After the 30 minute trek through the menu, we got our rolls. My Caramel roll, the Orange roll from the sampler, and ND's Cinnamon roll were all built on the same solid cinnamony base, but mine was a lot denser than either of the other options, as the caramel and pecans really weighted the entire thing down into a super-sticky mass. Unlike the wonderful cinnamon roll ND got. I've still got half of it as leftover.

The Chili was not amazing, but it did have pleasant spice and heat, and was pleasant to eat. I would not say it was better than, say, Paradise's soup, but it was solid. Not a bean chili, though, which Cham complained about. I could have also gone for Cham's soup, as I also like mango chicken.

The fried cheese platter was indeed stunningly standard, which is a shame. The pretzel covered cheese sticks were actually sorta like fishsticks to me, and they came with Salsa of all things. Weird. The Spinach and Artichoke dip was solid, and it came with some nice wontons, but also was not standout. Servicable, but there are so many other things one could get for the money. That leaves us with the basic appetizers in general not being too great. Can't be sure if we just picked the bad ones, or if it's a trend, but.

All that portion talk? It came through with the Chubby Checker omelette. Everything I got was so dense that, frankly, getting about 5 good forkfuls into the omelette (perhaps, uh, 10% of the omelette?) I was so far past done it was stupid. That said, the omelette had some nice meat throught, and was just covered in cheese. I could have loved it if I weren't so damn full. Luckily? Boxes!

All in all, the place is just awesome. Maybe you do want to skip the appetizers, but everything else seems to stand up nicely. And the menu is so, so, SO freaking huge that you could go back for every meal for a month and still not try ti all. But it'd be a fine thing to try.

Thursday, March 20, 2008

Vietnamese-Asian Restaurant

Restaurant: Vietnamese-Asian Restaurant
Address: 7212 Jones St - In the mini-mall north of Nebraska Furniture Mart
Website: None.
Genres: vietnamese, thai
Check Constraints: No checks accepted.
Chain: No. | More Omaha Locations: No.

  • Mango Bubble Drink ($2.99)
  • Vietnamese Egg Rolls with Vegetables ($4.50)
  • Street Noodles with Chicken ($6.25)
The name of this restaurant could only be more generic if they went ahead and just had a blinking neon sign that read "FOOD HERE". That said; it's fantastic. It's owned by a Vietnamese immigrant and run by his children, and the authenticity of the dishes shows through without sacrificing much in the way of appealing to the average American palate, especially considering that some of the primary ingredients (cilantro, tofu) are becoming much more well-known.

The building isn't spectacular in and of itself. There are several very nice wood carvings around the restaurant, and a Buddha statue right by the front door, so the place hovers in the "unremarkable" zone of decor, without diving into "plain" or skyrocketing into "Hey! I found this rusty tricycle and this ukulele! Let's bolt them onto the wall!" It does get a little dim in there during lunch since most of the windows are blocked by an entry hallway, but you can see your food and unless you've got a book with you it won't be a problem. On to food discussion!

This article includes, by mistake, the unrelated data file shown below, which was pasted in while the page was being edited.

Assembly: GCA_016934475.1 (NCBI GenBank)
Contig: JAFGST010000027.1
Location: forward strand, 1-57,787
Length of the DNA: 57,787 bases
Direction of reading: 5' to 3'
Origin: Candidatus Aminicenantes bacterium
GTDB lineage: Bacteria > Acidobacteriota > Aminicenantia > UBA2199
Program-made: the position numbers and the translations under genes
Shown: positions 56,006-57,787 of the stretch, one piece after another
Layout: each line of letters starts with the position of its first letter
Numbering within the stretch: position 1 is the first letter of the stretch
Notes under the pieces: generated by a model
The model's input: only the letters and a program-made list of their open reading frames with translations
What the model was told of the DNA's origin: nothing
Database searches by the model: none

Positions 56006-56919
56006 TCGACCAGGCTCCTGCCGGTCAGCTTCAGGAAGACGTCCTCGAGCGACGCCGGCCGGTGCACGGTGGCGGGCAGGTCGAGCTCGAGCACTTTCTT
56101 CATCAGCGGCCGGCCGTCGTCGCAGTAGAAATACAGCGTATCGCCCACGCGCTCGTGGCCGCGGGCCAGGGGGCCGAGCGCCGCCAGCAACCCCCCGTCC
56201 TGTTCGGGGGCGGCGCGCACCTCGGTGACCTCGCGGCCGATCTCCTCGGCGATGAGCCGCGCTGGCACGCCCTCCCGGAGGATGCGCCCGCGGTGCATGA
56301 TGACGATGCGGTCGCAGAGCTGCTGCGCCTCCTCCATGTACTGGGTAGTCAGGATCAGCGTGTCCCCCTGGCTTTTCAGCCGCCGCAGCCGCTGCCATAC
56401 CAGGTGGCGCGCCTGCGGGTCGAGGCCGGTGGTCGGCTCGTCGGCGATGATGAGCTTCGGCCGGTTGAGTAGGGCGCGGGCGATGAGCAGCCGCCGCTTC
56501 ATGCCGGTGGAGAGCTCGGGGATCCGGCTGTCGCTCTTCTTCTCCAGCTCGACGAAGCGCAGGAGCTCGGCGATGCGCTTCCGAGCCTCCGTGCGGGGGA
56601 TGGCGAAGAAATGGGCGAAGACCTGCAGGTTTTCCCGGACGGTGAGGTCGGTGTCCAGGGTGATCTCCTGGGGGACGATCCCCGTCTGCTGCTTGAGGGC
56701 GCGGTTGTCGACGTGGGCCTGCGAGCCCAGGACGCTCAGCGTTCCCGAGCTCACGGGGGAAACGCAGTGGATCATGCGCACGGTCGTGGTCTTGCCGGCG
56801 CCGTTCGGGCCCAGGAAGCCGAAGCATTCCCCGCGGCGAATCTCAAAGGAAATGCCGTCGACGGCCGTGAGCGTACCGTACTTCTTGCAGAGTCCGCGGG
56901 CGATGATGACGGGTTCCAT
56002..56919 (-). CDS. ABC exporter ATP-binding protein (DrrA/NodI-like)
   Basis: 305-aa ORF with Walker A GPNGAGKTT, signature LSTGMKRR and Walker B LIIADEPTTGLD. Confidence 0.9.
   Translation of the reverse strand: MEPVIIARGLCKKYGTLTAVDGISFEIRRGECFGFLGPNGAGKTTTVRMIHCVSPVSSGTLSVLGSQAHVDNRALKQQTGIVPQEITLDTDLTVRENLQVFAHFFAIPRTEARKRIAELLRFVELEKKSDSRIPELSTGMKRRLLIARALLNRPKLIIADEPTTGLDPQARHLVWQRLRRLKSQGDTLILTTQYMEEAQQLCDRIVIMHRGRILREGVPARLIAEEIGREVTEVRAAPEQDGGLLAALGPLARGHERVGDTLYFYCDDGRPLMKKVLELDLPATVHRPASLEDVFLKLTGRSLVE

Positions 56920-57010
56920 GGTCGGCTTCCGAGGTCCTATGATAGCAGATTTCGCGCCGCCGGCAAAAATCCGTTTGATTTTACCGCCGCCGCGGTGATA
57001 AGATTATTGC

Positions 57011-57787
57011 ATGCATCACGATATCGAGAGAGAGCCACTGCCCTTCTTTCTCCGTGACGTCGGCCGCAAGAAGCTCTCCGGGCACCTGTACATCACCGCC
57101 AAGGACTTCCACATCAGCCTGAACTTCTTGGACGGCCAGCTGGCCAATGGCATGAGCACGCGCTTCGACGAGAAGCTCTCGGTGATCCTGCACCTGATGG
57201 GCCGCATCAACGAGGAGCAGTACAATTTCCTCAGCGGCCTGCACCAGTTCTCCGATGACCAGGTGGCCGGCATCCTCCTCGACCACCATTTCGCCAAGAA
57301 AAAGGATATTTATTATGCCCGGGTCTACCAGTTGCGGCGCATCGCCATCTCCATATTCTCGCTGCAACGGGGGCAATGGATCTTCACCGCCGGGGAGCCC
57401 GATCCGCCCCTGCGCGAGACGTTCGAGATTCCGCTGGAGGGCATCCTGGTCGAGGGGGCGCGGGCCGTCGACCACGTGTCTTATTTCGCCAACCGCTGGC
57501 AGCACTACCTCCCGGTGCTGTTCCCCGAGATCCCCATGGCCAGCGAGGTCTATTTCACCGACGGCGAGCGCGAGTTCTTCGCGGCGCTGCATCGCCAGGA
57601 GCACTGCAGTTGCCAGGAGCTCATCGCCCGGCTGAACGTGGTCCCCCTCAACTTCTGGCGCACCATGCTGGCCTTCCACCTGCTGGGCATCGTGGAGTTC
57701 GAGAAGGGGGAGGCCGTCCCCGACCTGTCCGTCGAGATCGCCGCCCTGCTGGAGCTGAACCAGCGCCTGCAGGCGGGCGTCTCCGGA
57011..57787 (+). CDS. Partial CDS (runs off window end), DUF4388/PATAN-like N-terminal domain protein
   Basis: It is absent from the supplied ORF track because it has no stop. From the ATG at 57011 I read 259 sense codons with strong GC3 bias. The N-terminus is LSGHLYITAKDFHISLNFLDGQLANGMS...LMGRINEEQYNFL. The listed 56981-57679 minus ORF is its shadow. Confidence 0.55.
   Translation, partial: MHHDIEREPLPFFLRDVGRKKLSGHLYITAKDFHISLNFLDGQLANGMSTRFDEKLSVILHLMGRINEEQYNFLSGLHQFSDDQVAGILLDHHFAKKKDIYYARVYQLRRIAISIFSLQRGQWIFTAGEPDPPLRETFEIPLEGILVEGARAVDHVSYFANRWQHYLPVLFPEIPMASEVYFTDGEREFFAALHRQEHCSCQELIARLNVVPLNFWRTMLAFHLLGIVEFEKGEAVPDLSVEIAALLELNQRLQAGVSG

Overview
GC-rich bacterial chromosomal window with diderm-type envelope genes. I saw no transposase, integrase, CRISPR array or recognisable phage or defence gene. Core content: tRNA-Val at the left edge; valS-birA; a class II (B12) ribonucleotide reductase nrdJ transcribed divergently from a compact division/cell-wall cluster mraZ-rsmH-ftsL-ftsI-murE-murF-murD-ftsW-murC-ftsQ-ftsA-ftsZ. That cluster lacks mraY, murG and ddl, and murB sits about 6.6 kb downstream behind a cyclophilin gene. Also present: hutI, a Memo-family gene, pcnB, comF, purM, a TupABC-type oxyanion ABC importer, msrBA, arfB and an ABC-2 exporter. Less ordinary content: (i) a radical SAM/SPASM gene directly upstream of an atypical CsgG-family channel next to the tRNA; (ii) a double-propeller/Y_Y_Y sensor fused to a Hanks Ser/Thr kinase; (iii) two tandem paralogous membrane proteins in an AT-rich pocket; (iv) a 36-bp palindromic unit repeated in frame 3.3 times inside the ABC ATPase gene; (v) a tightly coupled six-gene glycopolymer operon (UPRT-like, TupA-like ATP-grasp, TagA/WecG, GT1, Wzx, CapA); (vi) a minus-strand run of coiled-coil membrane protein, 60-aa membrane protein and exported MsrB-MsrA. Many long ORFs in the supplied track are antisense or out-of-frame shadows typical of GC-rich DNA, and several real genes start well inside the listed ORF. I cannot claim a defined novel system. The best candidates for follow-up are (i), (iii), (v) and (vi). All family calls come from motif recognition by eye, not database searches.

If you've never heard of "bubble tea" or "bubble drinks" before, let me enlighten you. Picture a smoothie involving, in this case, mango. So, mango, milk, some sugar, and some ice. Delicious, right? Drop that in a glass, and then pour in a handful of tapioca pearls. Provide an extra-wide straw, and you are set to test your suction mettle! Since cassava (tapioca) flour has little to no flavor, the only purpose of the pearls is to provide texture and fun. If you're not really a fan of gummy items or don't relish the thought of suddenly getting some texture in your smoothie, then steer clear. Otherwise, definitely give it a shot - the appeal is fairly inexplicable until you try it. The bubble drinks here are flavorful, come with plenty of tapioca, and are remarkably cheap, which is an extra incentive to experience something new.

The egg rolls, in and of themselves, aren't that spectacular. The filling is good, the outside is done very crispy, and though they're $4.50 for 4, they're not terribly expensive. When eaten as intended, though, they vault up a level on the Tasty-o-Meter; they're served with lettuce and cilantro, as well as a dipping sauce, and when the cilantro and the roll are wrapped in the lettuce and dipped, you get an excellent blend of both crispy and soft and hot and cold, with a strong hit of cilantro, of which I am a huge fan. It's a shame there are only four, since that means I only got to eat one. The satay (as ordered by ND) was delicious as well, but he'll talk about that in his part.

A mention here of the soup Mecha ordered, which was like unto an ascension into heaven, would not be amiss. I have got to get me a bowl next time.

The street noodles - which I am assuming means "Like noodles cooked by a street-cart vendor" and not "We found these noodles in the street" - were a very solid choice. I almost considered the pad thai, but turned away at the last second because I was looking for something new. The noodles are little more than onion wedges cooked with flat rice noodles and chicken, with an egg cracked into them, which makes for a delicious if perhaps a little plain dish. Some cilantro or bean sprouts on top would definitely not have gone amiss, definitely. I could have used some of the sriracha or hoisin sauce on each table, but decided to run with it plain for the duration of the meal. I don't regret that, but next time I'm definitely going to put the spurs to the dish and see what I can make it do.

  • Thai Iced Tea (2.50)
  • Salty Fried Pork Chops (5.50)
  • Chicken Satay (4.50)